Hard Work at the Pool
There are many unfortunate and some downright sad repercussions resulting from the folding of the Columbia, MD-based Columbia Triathlon Association or TriColumbia, as it was known. One of the lesser known casualties of the demise of TriColumbia, formerly the Mid-Atlantic's premier endurance event production company for the past 30 years, is the potential loss of a program called Learn2Tri, a youth triathlon education program.
This program began in 2011 with a partnership between TriColumbia and the Howard County Public School System, with financial backing from CareFirst BlueCross BlueShield and McDonald's Family Restaurants of Greater Baltimore, according to the CareFirst website. Other partners included, the Columbia Association, Trek Bicycles, the Howard County Police Department, Pinnacle Health & Wellness, and Lock Laces. The goal of Learn2Tri was to expose Howard County Public Elementary, Middle, and High School students to the life long health benefits of swimming, biking and running, as well as introduce them to the multi-sport event. I have been working on the swim portion of this effort from the beginning. That is, I have been teaching everything from water acclimation to triathlon techniques to students in the program. Probably the most expensive part of the three-part training is the swim training. There are some costs associated with the bike training, but I don't think it is nearly as costly as the swim. In order to teach the swim portion, students take what amounts to a field trip to the pool. The costs of the busses for the students, instructor pay and pool rental was paid for by TriColumbia through presumably donations, grants and partnership seed money. Unfortunately, that funding stream is gone with the collapse of TriColumbia.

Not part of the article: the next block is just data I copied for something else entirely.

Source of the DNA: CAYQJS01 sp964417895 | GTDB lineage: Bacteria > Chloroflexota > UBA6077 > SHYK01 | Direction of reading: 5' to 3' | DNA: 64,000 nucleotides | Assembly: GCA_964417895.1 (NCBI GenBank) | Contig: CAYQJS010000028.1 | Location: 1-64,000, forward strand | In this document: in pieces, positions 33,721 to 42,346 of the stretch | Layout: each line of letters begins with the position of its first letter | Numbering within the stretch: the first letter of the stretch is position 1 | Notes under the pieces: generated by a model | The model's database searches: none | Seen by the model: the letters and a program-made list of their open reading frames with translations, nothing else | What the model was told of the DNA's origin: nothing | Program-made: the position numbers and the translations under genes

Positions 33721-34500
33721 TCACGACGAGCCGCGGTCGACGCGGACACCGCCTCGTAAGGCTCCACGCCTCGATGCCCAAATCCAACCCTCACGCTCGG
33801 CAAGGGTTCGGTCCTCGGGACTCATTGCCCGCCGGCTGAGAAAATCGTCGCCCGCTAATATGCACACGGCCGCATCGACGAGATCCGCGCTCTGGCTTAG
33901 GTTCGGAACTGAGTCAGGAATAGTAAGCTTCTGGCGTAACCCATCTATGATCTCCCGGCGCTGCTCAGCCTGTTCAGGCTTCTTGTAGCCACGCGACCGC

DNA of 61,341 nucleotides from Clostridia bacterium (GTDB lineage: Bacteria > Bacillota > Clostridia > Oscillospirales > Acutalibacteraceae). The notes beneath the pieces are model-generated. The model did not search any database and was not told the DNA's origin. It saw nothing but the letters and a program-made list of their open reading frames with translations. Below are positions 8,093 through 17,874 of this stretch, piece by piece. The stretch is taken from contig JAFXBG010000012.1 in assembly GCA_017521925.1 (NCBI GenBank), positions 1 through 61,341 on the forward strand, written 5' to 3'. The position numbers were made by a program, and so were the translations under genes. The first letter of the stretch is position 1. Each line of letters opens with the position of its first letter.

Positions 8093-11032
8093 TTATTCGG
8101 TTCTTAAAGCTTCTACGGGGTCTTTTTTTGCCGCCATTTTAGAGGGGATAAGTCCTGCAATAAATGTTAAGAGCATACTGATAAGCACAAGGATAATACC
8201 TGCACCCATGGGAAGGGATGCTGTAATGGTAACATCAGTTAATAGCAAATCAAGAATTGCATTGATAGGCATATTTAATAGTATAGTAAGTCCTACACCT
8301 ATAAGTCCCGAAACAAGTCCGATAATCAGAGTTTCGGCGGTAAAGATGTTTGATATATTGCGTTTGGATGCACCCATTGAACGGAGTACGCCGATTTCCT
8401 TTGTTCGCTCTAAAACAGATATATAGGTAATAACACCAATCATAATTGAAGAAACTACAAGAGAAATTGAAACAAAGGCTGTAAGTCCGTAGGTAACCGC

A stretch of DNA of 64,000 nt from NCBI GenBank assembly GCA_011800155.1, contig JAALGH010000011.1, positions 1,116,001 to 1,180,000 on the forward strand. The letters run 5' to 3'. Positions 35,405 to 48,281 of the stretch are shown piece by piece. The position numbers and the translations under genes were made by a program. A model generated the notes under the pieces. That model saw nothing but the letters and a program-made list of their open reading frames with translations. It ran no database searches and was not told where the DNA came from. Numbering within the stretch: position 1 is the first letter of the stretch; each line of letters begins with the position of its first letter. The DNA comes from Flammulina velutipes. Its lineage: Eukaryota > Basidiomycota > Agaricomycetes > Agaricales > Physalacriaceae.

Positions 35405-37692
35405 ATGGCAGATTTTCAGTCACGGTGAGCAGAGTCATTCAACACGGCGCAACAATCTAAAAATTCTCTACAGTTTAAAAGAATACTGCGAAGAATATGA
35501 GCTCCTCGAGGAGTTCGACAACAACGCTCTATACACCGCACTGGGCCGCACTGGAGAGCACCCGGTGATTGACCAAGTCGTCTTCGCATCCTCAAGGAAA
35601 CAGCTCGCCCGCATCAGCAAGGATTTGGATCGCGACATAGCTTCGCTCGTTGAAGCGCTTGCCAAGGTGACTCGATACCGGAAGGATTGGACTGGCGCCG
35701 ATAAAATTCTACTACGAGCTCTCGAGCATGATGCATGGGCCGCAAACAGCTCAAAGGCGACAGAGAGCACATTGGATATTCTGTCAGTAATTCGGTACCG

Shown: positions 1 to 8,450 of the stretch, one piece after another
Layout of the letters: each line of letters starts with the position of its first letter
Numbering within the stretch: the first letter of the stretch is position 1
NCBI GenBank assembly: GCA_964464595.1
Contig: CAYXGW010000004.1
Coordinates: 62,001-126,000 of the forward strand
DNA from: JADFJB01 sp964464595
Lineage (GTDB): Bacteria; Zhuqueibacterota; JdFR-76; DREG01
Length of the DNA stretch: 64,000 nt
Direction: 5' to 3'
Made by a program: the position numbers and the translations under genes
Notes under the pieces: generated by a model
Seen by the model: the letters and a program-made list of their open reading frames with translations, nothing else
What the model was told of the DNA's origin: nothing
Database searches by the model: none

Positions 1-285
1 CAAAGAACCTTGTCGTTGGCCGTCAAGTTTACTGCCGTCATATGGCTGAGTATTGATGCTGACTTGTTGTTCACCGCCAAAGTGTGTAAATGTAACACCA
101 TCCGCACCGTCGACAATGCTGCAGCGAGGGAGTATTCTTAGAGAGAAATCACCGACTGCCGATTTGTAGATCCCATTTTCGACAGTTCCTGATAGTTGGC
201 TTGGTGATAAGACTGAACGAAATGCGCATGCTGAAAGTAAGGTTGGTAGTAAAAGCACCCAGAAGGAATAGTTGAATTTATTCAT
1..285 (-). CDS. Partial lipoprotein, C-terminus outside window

So, while many running and triathlon enthusiasts are at least partly mollified by the news that many if not all of TriColumbia's planned races for this season will be picked up and run by another event production outfit (probably World Triathlon Corporation), Learn2Tri is not being picked up by that group.
I don't have the exact numbers of how many students would be impacted by the loss of this program, but there are 12 high schools in the county. We usually have between five and eight schools (and lately almost exclusively high schools) in each the Fall and Spring. Each school brings between 20 to 50 kids (in one group or two) for one day or two depending on their schedules. In my mind, this opportunity is priceless and worth continuing. Swimming, as I've said before, is a life saving, as well as life long skill/sport. It is: a hobby, a sport, a leisurely activity, a form of therapy, or a life saving skill.
We would love to find a new “home sponsor” for this program. Despite TriColumbia's unfortunate situation, they did a lot of wonderful things in and for our community. Their presence will be missed, but hopefully there is another group that would love to help us train the triathletes, or the casual swimmers, bikers and runners, of the future. If you are interested in sponsoring Learn2Tri, donating to Learn2Tri, or just finding out more, please contact me.